which grew at a per capita increase of only 1 percent per year, and is now one of the poorer members of the European Common Market. On the other hand, Japan has surpassed even the high American growth rate in the period since the Meiji Restoration, which began in 1868. With a GNP growth rate of more than 5 percent since 1930, Japan has become the second-largest economy in the world.

Such is the power of compounding over long periods of time. Differences of a few tenths of a percentage point, which may not appear very significant in the short term, are an enormous economic and social achievement when viewed in the long term. Thus, it is of concern that the U.S. real GNP growth rate recently dropped to about 2.5 percent at the height of a long 5-year economic recovery. The basic question facing the United States today is whether it will be like the United Kingdom, while Japan and the Far East eventually outdistance it, or whether it will maintain a more prominent position of economic, and hence strategic, leadership.


It is obvious that the United States could have achieved its growth in per capita income in either of two very different ways: (1) by using more resources or (2) by getting more output from each unit of resources. How much of the long-term rise in per capita incomes is attributable to each?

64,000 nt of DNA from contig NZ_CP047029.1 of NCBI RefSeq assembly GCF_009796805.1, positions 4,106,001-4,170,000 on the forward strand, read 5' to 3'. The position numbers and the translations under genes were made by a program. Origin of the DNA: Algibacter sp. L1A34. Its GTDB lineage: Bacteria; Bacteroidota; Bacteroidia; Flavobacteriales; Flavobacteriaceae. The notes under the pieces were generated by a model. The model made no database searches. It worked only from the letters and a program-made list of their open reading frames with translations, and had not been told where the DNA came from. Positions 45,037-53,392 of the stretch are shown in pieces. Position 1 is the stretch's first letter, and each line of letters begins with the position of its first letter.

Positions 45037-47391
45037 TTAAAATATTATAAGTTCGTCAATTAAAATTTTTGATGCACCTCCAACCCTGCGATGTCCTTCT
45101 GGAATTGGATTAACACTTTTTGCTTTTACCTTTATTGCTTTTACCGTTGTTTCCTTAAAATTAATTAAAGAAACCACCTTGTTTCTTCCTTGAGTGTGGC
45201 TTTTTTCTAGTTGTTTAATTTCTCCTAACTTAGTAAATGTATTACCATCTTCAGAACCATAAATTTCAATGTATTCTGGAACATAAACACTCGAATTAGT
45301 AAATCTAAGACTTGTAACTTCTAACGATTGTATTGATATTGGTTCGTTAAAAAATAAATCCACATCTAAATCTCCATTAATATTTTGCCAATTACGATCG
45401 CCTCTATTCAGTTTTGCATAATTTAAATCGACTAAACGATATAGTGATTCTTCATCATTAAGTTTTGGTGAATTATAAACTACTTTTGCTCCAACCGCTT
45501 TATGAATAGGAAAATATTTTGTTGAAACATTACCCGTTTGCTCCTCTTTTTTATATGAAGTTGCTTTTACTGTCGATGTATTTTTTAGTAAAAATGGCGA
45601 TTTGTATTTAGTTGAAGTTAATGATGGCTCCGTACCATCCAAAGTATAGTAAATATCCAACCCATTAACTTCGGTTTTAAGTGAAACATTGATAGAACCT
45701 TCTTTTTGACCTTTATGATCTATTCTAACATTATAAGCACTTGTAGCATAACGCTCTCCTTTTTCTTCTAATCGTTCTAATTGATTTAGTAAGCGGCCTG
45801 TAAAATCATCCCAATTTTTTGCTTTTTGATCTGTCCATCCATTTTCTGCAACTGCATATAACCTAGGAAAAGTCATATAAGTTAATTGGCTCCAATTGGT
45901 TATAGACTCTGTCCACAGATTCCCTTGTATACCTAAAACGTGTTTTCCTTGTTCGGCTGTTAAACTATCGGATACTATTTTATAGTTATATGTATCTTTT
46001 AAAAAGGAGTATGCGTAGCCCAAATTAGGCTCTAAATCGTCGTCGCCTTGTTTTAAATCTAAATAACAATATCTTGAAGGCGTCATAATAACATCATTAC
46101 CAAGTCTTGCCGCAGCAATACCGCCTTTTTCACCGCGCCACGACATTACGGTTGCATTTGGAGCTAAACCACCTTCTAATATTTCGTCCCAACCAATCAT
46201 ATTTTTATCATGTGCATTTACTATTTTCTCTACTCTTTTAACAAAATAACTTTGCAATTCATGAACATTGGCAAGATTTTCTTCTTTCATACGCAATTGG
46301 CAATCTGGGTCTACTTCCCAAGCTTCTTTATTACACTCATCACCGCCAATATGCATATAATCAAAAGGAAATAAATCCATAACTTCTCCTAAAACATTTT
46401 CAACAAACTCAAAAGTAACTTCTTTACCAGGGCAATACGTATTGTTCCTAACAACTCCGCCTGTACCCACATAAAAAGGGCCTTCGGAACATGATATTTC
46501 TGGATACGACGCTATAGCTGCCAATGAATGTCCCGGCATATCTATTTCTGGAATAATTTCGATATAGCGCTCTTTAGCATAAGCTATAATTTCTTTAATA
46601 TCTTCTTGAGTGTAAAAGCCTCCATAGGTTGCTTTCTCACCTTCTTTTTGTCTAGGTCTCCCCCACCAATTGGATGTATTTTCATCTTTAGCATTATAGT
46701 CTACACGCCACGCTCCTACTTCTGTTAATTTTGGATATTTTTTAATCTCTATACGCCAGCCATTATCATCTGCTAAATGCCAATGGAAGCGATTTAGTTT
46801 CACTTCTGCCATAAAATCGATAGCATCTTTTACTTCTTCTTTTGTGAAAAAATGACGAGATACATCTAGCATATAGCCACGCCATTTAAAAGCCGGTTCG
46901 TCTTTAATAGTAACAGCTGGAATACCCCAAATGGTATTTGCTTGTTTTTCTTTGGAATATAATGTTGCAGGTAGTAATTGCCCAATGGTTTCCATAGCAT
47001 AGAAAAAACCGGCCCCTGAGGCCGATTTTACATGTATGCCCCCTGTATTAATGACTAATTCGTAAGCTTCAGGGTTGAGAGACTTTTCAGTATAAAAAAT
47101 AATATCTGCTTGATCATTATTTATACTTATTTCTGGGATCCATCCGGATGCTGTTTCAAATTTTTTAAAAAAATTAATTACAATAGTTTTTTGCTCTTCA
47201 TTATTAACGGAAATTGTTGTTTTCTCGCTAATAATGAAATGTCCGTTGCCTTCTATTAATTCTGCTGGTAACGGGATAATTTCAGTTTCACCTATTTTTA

For many decades economists approached this issue of rising per capita incomes as if it were primarily a matter of using more resources, especially capital equipment, all essentially unchanged. The first serious attempts at providing quantitative estimates came during the 1950s, and the answers came as a big surprise to the economics profession.

When, in the mid-1950s, Moses Abramovitz (1956) and Robert Solow (1956, 1957), among others, looked at the quadrupling of U.S. per capita incomes between 1869 and 1953 and asked how much of the observed growth could be attributed to the use of more inputs, the answer was about 15 percent. The residual—the portion of the growth in output per capita which could not be explained by the use of more inputs—was no less than 85 percent. What seemed to emerge forcefully from these exercises was that long-term economic growth had been overwhelmingly a matter of using resources more efficiently rather than simply using more and more resources.

Abramovitz was himself very circumspect in interpreting his findings, calling it “a measure of our ignorance.” Others attached the label “technological change” to that entire residual portion of the growth in output which cannot be attributed to the measured growth in inputs, and thus equated it to the growth in productivity. Productivity in this sense (multifactor) measures the efficiency of the inputs of both capital and labor, although the

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